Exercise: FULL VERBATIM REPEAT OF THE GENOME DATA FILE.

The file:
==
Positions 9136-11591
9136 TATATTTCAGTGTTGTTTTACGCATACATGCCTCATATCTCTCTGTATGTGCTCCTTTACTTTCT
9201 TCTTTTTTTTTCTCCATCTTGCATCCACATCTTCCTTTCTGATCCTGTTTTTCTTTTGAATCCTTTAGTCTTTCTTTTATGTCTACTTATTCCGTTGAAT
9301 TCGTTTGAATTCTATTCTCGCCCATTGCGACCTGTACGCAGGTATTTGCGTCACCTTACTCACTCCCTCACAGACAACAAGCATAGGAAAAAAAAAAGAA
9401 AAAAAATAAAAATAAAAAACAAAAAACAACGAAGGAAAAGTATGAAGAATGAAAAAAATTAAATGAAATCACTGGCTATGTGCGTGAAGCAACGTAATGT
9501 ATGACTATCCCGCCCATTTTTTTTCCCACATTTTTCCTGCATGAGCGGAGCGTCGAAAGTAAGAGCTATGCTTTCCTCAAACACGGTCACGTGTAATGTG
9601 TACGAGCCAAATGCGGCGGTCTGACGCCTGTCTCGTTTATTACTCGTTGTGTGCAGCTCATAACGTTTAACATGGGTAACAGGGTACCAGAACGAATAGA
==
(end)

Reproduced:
Positions 9136-11591
9136 TATATTTCAGTGTTGTTTTACGCATACATGCCTCATATCTCTCTGTATGTGCTCCTTTACTTTCT
9201 TCTTTTTTTTTCTCCATCTTGCATCCACATCTTCCTTTCTGATCCTGTTTTTCTTTTGAATCCTTTAGTCTTTCTTTTATGTCTACTTATTCCGTTGAAT
9301 TCGTTTGAATTCTATTCTCGCCCATTGCGACCTGTACGCAGGTATTTGCGTCACCTTACTCACTCCCTCACAGACAACAAGCATAGGAAAAAAAAAAGAA
9401 AAAAAATAAAAATAAAAAACAAAAAACAACGAAGGAAAAGTATGAAGAATGAAAAAAATTAAATGAAATCACTGGCTATGTGCGTGAAGCAACGTAATGT
9501 ATGACTATCCCGCCCATTTTTTTTCCCACATTTTTCCTGCATGAGCGGAGCGTCGAAAGTAAGAGCTATGCTTTCCTCAAACACGGTCACGTGTAATGTG
9601 TACGAGCCAAATGCGGCGGTCTGACGCCTGTCTCGTTTATTACTCGTTGTGTGCAGCTCATAACGTTTAACATGGGTAACAGGGTACCAGAACGAATAGA